An interesting aspect of the work is Tolstoy's tendency to take sides. He describes the Russian soldiers as "our" troops. The French as "the enemy", and the Austrians and Germans as conniving, petty, incompetent, etc. I expected a more unbiased perspective. I also expected an accurate description of the outcomes of battles, such as the famous Battle of Austerlitz. Tolstoy is accurate in his historiography, but his analysis is deeply pro-Russian. The fact the Napoleon thoroughly out-maneuvered the combined Austro-Russian forces at Austerlitz is noted, but he absolves the Russians, especially Marshal Kutuzov, of the bulk of the responsibility for the defeat and fails to give Napoleon his due in the outcome.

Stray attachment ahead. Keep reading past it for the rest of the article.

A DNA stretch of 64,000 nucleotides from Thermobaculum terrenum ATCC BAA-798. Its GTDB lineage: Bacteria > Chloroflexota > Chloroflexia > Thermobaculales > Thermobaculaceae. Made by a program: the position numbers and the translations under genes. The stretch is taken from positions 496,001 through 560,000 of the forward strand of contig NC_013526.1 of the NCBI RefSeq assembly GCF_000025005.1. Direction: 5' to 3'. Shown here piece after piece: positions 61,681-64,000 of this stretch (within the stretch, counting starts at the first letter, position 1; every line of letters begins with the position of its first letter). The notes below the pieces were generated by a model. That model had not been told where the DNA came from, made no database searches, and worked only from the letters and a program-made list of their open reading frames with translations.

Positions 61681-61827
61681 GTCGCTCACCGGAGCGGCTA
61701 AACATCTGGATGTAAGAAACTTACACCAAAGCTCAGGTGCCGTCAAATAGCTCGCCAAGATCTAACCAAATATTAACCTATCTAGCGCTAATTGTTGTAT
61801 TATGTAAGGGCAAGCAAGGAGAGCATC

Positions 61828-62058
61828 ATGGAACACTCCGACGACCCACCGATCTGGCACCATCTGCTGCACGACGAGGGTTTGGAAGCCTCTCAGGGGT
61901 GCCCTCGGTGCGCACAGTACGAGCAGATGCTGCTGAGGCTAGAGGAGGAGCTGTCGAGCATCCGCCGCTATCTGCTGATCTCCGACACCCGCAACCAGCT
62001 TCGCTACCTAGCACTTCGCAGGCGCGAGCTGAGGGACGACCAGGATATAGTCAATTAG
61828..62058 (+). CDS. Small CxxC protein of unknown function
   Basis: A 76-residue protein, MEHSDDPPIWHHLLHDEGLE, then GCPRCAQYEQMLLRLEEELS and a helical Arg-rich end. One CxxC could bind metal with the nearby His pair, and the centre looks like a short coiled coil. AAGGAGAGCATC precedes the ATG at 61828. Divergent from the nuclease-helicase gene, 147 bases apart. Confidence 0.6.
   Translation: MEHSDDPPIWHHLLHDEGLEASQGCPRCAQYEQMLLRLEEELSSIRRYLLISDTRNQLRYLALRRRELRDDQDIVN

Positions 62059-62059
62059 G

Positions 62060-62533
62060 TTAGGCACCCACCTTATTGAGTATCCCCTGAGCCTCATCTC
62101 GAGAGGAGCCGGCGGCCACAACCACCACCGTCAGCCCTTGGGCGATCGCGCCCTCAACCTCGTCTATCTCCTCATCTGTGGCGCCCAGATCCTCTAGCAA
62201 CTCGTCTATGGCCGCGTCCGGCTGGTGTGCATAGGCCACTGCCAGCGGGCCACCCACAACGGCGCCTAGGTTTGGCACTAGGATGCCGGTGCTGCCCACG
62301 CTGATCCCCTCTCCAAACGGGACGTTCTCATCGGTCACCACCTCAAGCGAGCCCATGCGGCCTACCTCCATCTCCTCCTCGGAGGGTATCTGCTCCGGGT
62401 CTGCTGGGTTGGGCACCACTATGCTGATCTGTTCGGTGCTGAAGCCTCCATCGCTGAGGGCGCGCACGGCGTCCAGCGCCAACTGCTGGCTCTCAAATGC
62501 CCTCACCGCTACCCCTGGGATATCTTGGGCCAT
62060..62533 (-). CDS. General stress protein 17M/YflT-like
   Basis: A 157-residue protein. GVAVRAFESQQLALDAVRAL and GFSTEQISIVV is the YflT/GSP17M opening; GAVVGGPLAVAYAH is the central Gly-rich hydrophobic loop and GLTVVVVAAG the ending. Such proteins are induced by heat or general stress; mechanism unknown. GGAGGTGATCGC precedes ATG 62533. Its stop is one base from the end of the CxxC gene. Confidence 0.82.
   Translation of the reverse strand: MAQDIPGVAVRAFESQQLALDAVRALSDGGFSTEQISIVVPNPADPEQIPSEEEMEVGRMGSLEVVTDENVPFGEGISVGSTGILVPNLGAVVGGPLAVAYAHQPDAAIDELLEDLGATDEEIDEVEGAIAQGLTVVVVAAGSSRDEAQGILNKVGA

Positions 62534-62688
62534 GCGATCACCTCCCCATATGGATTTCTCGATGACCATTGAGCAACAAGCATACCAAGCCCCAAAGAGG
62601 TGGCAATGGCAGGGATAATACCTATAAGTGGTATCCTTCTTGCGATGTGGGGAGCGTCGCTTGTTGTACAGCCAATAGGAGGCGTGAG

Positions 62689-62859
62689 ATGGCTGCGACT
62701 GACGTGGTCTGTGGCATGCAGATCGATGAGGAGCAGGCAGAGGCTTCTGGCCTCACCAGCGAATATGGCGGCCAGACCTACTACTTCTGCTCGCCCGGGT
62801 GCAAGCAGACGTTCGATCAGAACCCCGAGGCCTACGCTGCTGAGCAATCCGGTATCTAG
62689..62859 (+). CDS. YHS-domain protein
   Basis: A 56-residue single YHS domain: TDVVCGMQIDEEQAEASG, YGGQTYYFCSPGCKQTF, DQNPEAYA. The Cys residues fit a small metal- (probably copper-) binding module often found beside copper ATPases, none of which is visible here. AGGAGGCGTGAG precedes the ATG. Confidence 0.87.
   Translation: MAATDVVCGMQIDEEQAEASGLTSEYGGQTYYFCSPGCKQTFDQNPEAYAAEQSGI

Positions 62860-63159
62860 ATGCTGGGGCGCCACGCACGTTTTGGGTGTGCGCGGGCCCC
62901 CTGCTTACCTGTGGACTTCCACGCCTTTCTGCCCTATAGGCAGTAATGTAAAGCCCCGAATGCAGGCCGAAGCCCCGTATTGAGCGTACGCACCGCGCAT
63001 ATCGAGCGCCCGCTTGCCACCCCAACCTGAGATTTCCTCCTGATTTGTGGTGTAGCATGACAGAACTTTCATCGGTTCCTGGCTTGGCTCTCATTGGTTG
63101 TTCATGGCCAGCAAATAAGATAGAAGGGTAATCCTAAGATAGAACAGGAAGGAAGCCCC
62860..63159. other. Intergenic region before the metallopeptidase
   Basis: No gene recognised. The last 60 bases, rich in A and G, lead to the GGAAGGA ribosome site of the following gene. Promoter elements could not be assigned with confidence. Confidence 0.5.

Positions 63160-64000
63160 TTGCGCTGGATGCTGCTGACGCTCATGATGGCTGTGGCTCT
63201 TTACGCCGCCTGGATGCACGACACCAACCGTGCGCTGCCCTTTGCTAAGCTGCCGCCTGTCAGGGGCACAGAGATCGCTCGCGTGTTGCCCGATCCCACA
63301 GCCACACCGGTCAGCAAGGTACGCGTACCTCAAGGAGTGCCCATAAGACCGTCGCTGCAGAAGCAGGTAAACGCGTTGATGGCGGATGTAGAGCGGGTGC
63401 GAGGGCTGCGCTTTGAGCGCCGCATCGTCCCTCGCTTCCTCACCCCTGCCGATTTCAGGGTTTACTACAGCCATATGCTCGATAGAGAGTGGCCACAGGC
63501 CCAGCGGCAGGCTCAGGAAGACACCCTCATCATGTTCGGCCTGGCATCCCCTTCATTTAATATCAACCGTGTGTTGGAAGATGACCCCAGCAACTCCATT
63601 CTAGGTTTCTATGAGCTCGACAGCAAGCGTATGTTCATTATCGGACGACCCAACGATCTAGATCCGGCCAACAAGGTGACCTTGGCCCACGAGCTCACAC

Thoughts on Subsequent Volumes
I will soon find out where Tolstoy takes us from Volume 2 forward, but it is clear the he sees the battles against Napoleon in 1805 as a learning experience for the Russian army. Lessons that will bear fruit in later campaigns. It is harder to discern where the "peace" side of the story may evolve, but certainly Count Pierre Bezukhov, his wealth and position, and the retinue that is growing around him, will be a central focus.

I'll be back with a post on Volume 2 soon.